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Radar Cookbook

nightly-build Binder DOI

This Project Pythia Cookbook covers the basics of working with weather radar data in Python.


This cookbook provides the essential materials to learning how to work with weather radar data using Python.

Most of the curriculum is focused around the Python ARM Toolkit, which is defined as:

“a Python module containing a collection of weather radar algorithms and utilities. Py-ART is used by the Atmospheric Radiation Measurement (ARM) user facility for working with data from a number of its precipitation and cloud radars, but has been designed so that it can be used by others in the radar and atmospheric communities to examine, processes, and analyze data from many types of weather radars.”

Once you go through this material, you will have the skills to read in radar data, apply data corrections, and visualize your data, building off of the core foundational Python material covered in the Foundations Book


Max Grover, Zachary Sherman, Milind Sharma, Alfonso Ladino, Crystal Camron, Takashi Unuma



This cookbook is broken up into two main sections - “Foundations” and “Example Workflows.”


The foundational content includes the:

  • Py-ART Basics - an overview of Py-ART package, how to read in data, and basic plotting functionality

  • Py-ART Corrections - how to correct your data, especially when dealing with raw radar data

  • Py-ART Gridding - how to utilize the gridding tools in Py-ART

If you are new to Py-ART, starting with the basics is a good place to start, and is required to know before moving onto Py-ART Corrections and Py-ART Gridding.

Example Workflows

Here, we apply the lessons learned in the foundational material to various analysis workflows, including everything from reading in the data to plotting a beautiful visualization at the end. We include the additional dataset-specific details, focusing on building upon the foundational materials rather than duplicating previous content.

Running the Notebooks

You can either run the notebook using Binder or on your local machine.

Running on Binder

The simplest way to interact with a Jupyter Notebook is through Binder, which enables the execution of a Jupyter Book in the cloud. The details of how this works are not important for now. All you need to know is how to launch a Pythia Foundations book chapter via Binder. Simply navigate your mouse to the top right corner of the book chapter you are viewing and click on the rocket ship icon, (see figure below), and be sure to select “launch Binder”. After a moment you should be presented with a notebook that you can interact with. I.e. you’ll be able to execute and even change the example programs. You’ll see that the code cells have no output at first, until you execute them by pressing Shift Enter. Complete details on how to interact with a live Jupyter notebook are described in Getting Started with Jupyter.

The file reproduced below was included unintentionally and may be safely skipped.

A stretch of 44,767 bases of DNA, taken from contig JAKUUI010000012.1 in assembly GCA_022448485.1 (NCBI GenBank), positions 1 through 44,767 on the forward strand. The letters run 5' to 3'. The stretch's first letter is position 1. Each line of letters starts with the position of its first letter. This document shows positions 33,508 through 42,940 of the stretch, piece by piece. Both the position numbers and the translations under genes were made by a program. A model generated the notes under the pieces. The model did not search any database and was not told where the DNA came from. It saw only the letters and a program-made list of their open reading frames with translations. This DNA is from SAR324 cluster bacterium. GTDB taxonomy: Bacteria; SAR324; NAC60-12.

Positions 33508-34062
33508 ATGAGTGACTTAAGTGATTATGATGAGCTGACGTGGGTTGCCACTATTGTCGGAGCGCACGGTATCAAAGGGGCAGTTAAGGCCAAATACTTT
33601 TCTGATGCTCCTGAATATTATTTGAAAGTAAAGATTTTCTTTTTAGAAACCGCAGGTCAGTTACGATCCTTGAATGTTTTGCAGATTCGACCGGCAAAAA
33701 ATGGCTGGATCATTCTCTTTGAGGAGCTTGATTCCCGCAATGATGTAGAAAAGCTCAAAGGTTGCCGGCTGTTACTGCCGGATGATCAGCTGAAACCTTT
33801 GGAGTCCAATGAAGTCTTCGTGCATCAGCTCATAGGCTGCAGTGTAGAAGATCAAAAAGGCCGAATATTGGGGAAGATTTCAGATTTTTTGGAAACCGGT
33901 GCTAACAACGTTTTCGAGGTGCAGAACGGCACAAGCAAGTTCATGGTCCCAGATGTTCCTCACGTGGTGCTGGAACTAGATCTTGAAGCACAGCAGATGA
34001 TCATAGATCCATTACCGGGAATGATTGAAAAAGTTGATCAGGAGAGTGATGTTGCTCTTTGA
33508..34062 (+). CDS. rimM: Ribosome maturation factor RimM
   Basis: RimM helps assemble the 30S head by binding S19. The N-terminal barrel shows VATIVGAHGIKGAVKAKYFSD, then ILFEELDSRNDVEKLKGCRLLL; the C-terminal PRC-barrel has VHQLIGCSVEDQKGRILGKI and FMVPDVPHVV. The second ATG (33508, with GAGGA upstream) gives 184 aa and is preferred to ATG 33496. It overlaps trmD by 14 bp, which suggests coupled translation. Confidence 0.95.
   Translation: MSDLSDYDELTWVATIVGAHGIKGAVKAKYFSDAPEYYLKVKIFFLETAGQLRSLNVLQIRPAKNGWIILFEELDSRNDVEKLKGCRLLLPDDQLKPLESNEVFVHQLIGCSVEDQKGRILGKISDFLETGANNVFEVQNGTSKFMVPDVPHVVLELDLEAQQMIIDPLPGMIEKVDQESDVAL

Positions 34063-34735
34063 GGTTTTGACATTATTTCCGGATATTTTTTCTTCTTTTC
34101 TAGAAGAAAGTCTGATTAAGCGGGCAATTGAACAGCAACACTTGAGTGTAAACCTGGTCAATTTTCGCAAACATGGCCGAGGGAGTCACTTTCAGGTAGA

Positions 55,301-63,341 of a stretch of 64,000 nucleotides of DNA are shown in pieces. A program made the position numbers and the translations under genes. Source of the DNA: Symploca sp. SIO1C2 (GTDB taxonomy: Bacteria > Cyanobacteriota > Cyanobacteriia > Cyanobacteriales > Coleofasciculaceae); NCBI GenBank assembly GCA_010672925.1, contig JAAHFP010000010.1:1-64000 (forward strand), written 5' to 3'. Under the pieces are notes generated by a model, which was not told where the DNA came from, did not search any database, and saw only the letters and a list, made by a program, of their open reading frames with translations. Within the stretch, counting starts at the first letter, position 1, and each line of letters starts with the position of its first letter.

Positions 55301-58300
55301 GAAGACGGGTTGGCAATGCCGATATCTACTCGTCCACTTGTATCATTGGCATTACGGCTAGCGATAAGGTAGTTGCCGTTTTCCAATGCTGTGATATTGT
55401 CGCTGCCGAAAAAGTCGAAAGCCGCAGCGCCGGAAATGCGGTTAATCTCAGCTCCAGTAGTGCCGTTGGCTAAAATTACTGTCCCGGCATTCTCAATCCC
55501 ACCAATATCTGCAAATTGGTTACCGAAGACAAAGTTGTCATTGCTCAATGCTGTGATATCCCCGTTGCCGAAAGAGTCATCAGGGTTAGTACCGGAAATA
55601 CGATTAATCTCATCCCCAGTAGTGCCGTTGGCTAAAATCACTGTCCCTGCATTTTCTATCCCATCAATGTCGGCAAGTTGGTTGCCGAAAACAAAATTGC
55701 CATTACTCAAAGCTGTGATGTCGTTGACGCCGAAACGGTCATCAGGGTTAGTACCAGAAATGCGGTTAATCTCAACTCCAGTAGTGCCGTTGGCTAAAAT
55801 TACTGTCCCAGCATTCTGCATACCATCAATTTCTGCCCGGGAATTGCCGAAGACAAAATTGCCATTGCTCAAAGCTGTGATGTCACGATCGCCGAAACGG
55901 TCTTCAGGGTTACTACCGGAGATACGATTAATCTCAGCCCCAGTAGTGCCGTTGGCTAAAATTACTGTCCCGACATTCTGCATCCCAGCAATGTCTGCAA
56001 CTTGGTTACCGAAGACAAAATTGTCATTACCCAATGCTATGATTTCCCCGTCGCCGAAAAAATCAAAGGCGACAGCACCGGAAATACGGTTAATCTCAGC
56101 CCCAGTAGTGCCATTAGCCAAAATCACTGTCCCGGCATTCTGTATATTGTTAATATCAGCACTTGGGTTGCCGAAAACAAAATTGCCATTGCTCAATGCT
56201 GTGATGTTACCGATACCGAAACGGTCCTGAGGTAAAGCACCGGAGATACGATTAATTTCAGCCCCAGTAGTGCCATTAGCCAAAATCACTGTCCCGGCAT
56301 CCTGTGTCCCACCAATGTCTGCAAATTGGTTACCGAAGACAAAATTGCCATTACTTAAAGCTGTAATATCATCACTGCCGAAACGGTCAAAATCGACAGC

Running on Your Own Machine

If you are interested in running this material locally on your computer, you will need to follow this workflow:

  1. Clone the “radar-cookbook” repository

    git clone https://github.com/ProjectPythia/radar-cookbook.git
  2. Move into the radar-cookbook directory

    cd radar-cookbook
  3. Create and activate your conda environment from the environment.yml file

    conda env create -f environment.yml
    conda activate radar-cookbook-dev
  4. Move into the notebooks directory and start up Jupyterlab

    cd notebooks/
    jupyter lab

At this point, you can interact with the notebooks! Make sure to check out the “Getting Started with Jupyter” content from the Pythia Foundations material if you are new to Jupyter or need a refresher.